Just how scary are tolls on local highways?

Tolls are unlikely to scare motorists away from a major highway if it gets people where they want to go faster, supporters of the Poinciana Parkway are predicting. (Photo by Steve Schwartz).

POINCIANA – Nobody likes paying tolls when they get on a highway, but there’s one reality to them, said Tony Iorio: sometimes they just can’t get built without having tolls.
And the business owner is also betting that tolls won’t scare Poinciana area residents from riding on the Poinciana Parkway, a new highway that is expected to break ground at the end of this year, and will be constructed to make it easier for Poinciana residents to reach Interstate 4. It took years to get the project moving, because the cost inflated when it became clear that the road would have to go through Reedy Creek, an environmentally protected area.
Both now the project is moving forward, said Iorio, the vice president of development for AV Homes, the main builder in Poinciana and the main backer behind this project for nearly the past decade.
A toll study was recently completed on the proposed two-lane road — indicating that the cost of the tolls may determine how many people actually ride it.
“The toll study gives a variety of options,” Iorio said. “It starts at no toll, and goes up to $2.50 – but it will be somewhere in-between.”
Most likely, Iorio said, “I’m anticipating it will be between a dollar, and a dollar and a half each way.”
Once the road gets built, it will be operated by the Osceola County Expressway Authority, which wants to finance the construction work by issuing municipal bonds. The Express Authority needed a toll study done, and the new study, released late in May, showed that with no toll, the highway could expect 14,000 cars per day, but that with a toll of $1.50, that traffic volume would drop to less than half that number.
That disappointed some of the project’s supporters, who said they had hoped for projections of between 18,000 to 20,000 riders daily.
“What they got was the preliminary results of the new toll study,” said Keith Laytham, president of the local civic group Poinciana Residents for Smart Change, which supports the project.
With gas prices still high, and local roads like Poinciana Boulevard and Pleasant Hill Road heavily congested, it’s unlikely that a toll of $1 will deter many Poinciana residents from using the parkway, Laytham said.
“If I were to bet, I’d say the toll study came in ridiculously low,” he said, and Iorio agreed.
“We have the toll and revenue study that is in its final draft, and the projections are significantly off,” Iorio said. “Is there any surprise there?”
The study, he added, is unlikely to be undertaken a second time.
“We did the first study originally back in 2004,” he said. “These are called Bond Rated studies. They cost $300,000 to complete. That’s how expensive these studies are, so they can go to bond markets to finance construction.”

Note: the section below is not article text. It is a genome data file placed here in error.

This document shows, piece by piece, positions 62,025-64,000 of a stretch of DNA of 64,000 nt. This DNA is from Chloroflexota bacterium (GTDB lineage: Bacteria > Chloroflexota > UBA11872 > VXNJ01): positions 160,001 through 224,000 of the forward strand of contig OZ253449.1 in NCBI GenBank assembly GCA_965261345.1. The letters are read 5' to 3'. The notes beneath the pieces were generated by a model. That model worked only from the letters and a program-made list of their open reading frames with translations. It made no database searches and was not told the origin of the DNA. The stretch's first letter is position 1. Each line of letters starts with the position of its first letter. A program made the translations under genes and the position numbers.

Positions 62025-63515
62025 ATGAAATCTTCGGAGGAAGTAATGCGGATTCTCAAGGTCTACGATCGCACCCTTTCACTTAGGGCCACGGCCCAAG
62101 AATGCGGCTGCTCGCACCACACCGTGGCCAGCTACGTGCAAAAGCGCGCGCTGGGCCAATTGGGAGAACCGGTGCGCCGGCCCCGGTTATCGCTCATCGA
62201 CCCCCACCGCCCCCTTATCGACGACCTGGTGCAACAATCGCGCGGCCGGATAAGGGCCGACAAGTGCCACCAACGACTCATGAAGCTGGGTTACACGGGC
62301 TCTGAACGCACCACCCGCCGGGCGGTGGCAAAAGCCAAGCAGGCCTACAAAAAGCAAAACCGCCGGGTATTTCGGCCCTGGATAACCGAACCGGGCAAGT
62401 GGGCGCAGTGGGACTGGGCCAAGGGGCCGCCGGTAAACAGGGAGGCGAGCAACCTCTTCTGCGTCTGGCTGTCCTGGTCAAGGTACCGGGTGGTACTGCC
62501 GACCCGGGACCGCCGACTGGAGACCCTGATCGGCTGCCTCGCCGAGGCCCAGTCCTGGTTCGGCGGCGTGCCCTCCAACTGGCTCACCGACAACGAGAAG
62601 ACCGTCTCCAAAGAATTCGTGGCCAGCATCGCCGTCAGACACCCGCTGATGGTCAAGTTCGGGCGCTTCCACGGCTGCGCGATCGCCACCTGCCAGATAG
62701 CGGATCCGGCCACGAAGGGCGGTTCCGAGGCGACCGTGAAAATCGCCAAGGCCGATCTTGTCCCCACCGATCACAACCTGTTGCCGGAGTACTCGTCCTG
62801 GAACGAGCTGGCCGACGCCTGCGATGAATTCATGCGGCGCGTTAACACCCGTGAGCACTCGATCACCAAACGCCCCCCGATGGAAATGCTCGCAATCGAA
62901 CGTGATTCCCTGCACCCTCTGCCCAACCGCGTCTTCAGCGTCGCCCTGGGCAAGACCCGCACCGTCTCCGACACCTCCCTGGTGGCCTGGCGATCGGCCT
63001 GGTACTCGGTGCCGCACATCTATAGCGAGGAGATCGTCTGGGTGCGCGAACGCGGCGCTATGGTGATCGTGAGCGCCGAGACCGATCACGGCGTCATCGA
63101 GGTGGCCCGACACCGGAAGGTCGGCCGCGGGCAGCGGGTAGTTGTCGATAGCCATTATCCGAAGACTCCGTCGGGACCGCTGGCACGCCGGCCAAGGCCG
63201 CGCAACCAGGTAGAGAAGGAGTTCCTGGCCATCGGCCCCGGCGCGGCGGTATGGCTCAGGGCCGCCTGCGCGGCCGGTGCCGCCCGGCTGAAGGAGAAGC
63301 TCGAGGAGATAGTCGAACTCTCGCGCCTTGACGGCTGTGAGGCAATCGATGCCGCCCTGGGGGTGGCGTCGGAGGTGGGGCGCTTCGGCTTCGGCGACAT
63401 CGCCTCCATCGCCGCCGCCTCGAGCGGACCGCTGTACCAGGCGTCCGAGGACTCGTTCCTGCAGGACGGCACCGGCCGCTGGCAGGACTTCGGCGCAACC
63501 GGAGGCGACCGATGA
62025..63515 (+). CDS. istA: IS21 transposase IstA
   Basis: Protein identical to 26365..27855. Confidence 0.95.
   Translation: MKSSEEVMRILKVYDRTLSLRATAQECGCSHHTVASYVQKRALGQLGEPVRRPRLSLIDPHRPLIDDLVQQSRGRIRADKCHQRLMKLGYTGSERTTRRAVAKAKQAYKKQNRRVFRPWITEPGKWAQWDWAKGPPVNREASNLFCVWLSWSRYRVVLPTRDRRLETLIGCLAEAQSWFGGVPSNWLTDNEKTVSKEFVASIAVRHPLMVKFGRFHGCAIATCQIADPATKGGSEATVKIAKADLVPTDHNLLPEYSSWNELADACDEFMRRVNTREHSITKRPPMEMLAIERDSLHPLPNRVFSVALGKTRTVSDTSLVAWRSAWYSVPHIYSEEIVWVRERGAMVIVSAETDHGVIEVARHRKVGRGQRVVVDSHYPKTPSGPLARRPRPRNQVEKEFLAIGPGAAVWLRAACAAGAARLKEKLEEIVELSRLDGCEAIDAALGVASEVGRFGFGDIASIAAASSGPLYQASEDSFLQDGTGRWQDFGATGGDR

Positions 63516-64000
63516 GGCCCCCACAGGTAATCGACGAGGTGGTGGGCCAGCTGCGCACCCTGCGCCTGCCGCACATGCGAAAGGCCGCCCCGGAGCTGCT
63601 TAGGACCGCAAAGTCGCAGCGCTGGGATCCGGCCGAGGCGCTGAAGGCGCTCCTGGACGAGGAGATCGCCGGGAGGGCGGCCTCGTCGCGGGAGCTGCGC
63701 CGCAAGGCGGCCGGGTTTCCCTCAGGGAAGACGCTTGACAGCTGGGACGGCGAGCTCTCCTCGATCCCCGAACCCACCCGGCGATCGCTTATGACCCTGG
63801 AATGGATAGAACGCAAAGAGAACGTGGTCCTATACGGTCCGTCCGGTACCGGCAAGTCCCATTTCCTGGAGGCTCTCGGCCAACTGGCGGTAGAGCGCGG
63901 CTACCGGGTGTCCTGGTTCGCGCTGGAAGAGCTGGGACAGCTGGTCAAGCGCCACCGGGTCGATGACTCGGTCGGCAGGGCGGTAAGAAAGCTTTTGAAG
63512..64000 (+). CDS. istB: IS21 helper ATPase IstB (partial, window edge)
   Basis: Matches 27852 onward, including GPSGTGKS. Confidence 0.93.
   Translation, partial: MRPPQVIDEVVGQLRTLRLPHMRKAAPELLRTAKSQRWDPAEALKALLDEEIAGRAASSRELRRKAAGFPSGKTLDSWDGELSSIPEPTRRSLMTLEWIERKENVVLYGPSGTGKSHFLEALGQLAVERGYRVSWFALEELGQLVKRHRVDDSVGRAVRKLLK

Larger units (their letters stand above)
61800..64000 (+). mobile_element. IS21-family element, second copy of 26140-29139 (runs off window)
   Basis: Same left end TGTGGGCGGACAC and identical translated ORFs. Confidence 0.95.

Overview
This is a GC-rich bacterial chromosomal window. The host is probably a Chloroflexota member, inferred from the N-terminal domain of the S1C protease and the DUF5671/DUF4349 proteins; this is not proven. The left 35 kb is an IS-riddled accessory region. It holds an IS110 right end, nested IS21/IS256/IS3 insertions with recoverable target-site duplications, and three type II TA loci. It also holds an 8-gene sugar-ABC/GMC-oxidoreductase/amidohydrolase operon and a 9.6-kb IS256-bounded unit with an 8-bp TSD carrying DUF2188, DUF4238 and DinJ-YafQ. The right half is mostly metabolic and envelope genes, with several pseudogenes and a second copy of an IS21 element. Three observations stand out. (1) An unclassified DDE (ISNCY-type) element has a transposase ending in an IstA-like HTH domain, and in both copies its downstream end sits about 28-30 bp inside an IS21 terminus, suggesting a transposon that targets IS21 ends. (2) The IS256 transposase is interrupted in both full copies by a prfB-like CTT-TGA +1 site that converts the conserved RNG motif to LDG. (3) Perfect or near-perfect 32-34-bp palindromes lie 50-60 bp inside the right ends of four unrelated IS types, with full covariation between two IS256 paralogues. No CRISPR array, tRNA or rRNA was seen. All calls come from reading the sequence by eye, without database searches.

The ridership projects shouldn’t scare off those who would finance the bonds, he said.
“The thing they look for in the report is people saying ‘Oh, we don’t want the road,’ ” Iorio said. “But the people of Poinciana have been very supportive of this, and they are the ones getting this road built.”
Because of the project’s cost, AV Homes is no longer responsible for the construction of the project. The original price tag of $40 million soared because the firm was ordered by the state to build a four mile bridge over the Reedy Creek environmental preserve to keep it from being disturbed by the construction work. That inflated the potential cost of the road to more than $170 million.
AV Homes turned to the county governments to complete the project, and commissioners in Osceola and Polk counties agreed to support it as a public road owned by the two counties, and operated by the Osceola County Expressway Authority as a toll road.
The Osceola County Expressway Authority didn’t exist until 2010, when it was created to give Osceola County a vehicle for building new roads like this one.
“It’s an important job engine,” said state Rep. Mike Horner, R-St. Cloud, who used his position on the House Transportation and Economic Development Appropriations Committee to push for the Poinciana Parkway.
Horner said he did that because he understands that “Transportation is the lifeblood of economic development. If you have quality transportation, you can attract employers. It’s a great economic engine for all of Osceola county and Northeast Polk.”
Horner played a critical role in getting the project moving because he successfully filed the bill to create the Osceola County Expressway Authority to oversee new road transportation projects in the county – including the Poinciana Parkway. Previously, Osceola County had been under the supervision of the Orlando-Orange County Expressway Authority.
“I sponsored the bill that created the Osceola Expressway Authority, which has been able to get this project off the dime,” Horner said, adding that it proved to be the funding vehicle needed to move this project forward.
“The concept of the Poinciana Parkway is not new,” Horner said. “We just never were able to get it to fruition. Last year we were able to put in some dollars to help them get off the ground.”
Iorio praised Horner’s work behind the scenes on getting this project moving, saying “He has taken on this monumental challenge, and he has done more for this project, I can’t stress that enough.”

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